What is Autism?
I was diagnosed with autism (Asperger Syndrome specifically) at age 14, shortly after I was graduating from Junior High. I wish I would have known sooner, however, because it would have saved me many headaches with understanding why I felt so out of place with others, and why I feared that any little thing I said or did would cause others to stare at me, avoid me, or ridicule me.
Autism is when the brain develops a difficulty filtering sensory stimulation (sounds, sights, touches, etc.) and interpreting them. It is also defined by inhibited social skills. This is all due to the brain being hard-wired differently. It is not something that can be cured or changed medically, despite some popular beliefs with diets or other treatments. It can be coped with, however.
People with autism may have difficulty showing affection - but it is a myth that they have an inability to love. People with autism DO feel pain (of course), and they experience much of it through social rejection and ridicule. People with autism DO want to communicate, however. Sometimes they just can't because the over-stimulation flooding their brains through their senses is excruciatingly overwhelming (this is the reason why many try to shut the world out through isolation). Autism does NOT make people criminals, despite what has been said in the media. Autism is a spectrum disorder, meaning there is no one kind of autism (as the saying goes, if you've met one person with autism, you've met ONE person with autism). People have different ways of seeing autism - even the people who have autism have different ways of seeing it and different ways they feel about their autism.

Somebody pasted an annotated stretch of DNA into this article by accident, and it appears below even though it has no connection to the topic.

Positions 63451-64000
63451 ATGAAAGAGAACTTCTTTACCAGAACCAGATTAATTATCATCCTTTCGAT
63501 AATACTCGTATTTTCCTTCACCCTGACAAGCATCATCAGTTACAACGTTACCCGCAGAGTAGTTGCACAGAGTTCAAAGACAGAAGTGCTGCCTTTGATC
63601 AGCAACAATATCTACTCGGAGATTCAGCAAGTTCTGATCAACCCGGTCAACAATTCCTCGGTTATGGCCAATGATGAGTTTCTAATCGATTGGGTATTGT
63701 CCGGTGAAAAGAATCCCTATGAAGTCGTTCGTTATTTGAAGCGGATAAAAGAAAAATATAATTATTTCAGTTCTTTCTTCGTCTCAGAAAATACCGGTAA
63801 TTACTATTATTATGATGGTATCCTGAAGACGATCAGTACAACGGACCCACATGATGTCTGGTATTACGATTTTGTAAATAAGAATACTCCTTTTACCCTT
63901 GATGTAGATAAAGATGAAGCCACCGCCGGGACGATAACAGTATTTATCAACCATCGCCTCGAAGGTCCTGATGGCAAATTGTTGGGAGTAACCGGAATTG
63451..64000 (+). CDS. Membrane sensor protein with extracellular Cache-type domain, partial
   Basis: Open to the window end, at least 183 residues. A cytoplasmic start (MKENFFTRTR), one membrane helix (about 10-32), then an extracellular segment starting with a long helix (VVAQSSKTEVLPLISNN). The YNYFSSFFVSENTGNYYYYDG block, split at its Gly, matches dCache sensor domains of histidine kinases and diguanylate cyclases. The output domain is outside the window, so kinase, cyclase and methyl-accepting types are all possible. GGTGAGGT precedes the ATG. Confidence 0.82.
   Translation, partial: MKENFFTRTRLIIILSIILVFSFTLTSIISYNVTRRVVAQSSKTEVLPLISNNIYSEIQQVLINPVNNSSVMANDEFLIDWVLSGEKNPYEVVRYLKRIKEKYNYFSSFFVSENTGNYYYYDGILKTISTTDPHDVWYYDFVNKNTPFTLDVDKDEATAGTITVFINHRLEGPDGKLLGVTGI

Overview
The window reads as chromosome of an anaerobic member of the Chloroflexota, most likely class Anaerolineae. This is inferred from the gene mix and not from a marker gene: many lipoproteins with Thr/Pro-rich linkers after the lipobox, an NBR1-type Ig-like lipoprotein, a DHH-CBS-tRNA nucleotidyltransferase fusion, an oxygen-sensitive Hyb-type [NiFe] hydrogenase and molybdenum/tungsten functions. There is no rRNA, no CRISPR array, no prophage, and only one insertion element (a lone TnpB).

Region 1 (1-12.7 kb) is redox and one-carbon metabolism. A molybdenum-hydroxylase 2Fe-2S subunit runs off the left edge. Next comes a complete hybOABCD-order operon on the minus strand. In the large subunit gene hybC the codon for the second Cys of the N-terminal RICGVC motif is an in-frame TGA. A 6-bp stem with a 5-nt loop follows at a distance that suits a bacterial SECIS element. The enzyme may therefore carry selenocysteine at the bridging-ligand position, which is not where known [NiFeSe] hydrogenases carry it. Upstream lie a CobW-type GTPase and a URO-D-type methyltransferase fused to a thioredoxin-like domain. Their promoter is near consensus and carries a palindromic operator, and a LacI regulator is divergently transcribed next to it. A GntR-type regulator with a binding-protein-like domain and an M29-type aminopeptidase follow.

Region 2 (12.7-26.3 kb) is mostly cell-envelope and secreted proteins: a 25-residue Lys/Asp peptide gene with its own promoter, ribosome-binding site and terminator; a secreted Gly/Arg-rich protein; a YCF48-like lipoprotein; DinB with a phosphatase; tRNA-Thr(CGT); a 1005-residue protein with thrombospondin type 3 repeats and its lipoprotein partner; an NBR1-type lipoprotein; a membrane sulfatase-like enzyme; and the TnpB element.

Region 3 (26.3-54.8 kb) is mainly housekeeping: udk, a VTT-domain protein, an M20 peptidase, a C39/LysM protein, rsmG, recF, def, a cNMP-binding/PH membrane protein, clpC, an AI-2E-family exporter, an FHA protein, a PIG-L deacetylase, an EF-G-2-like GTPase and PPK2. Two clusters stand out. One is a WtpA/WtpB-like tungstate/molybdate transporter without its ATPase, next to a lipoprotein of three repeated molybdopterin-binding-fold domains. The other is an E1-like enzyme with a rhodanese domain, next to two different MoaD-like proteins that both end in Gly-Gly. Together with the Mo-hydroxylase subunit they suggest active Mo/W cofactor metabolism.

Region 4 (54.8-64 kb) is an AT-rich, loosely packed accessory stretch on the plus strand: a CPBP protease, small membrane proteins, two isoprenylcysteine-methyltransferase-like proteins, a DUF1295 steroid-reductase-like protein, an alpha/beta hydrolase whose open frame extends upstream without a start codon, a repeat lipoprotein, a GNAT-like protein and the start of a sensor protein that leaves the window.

What is it like to have autism?
As an individual with autism, I have had countless experiences using phrases incorrectly and getting stared at awkwardly from crowds. I have had peers make fun of me or tease me for flapping my hands, pacing back and forth, and other forms of repetitive motor activity - something I cannot stop myself from doing. I have made many embarrassing mistakes as a professional, as well, because of my autism where I was oblivious to simple, but very important tasks or misunderstood certain practices -although I am fortunate to have advocates for me in the workplace.
Even before I knew I had autism, I was lucky to have had loyal friends in my life who - while they too could become frustrated - stuck with me through it all. I feel my success today was brought on my them, which is why I cannot stress enough the importance of love, compassion, laughter, loyalty, and inspiration from others.
Advocating for the Community
I want to be an inspiration to others—I hear and experience too often the injustice and discrimination and sometimes hateful frustration many with autism experience from many among the uninformed and uneducated community. I want to give them all that was given me, and in turn, help them to give hope, strength, and courage. To those who may not know what autism is - people from all walks of life - I hope to inspire careful thinking, open mindedness, and unconditional love and support. You never know what you don't know, and you never know when you could be wrong.
This I've learned, personally, as someone with autism who has learned to speak carefully and act surely in a society with hundreds of communication barriers for me.
Loren John Presley